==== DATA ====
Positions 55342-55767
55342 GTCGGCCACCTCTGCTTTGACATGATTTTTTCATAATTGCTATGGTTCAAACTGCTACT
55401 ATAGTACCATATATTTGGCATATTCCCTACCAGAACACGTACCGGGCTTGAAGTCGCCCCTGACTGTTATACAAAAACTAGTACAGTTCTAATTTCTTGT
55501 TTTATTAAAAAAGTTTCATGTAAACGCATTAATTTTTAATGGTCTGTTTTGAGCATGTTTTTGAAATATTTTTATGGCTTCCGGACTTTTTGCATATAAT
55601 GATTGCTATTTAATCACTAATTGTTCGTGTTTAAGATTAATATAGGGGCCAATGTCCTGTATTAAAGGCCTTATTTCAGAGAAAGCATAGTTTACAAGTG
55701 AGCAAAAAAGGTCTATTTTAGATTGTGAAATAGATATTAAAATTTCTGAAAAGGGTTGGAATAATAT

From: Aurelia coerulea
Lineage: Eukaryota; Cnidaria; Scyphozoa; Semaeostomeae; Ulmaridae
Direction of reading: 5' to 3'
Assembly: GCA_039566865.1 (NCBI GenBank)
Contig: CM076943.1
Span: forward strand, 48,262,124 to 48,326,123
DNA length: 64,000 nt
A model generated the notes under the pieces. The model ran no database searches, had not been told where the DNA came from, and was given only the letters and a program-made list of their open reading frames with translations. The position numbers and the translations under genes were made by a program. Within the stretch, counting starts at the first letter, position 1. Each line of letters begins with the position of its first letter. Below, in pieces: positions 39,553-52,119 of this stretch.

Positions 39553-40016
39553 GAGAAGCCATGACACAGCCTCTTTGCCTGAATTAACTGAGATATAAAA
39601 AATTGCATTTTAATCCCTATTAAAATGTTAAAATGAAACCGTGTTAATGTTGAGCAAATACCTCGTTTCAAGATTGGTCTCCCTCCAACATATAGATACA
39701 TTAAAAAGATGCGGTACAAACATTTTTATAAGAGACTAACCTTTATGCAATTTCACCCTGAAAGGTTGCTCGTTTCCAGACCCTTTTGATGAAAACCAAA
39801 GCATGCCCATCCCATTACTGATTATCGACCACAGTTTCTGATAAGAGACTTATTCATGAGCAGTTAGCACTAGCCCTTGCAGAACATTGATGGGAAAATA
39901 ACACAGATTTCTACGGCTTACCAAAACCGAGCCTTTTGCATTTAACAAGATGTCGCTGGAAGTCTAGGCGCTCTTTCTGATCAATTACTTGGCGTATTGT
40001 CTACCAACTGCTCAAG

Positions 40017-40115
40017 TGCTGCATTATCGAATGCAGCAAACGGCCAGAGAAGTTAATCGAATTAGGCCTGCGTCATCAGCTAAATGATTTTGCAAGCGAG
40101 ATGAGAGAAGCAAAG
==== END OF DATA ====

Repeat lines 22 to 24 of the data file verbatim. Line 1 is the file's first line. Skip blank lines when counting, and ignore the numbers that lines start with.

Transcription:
Positions 40017-40115
40017 TGCTGCATTATCGAATGCAGCAAACGGCCAGAGAAGTTAATCGAATTAGGCCTGCGTCATCAGCTAAATGATTTTGCAAGCGAG
40101 ATGAGAGAAGCAAAG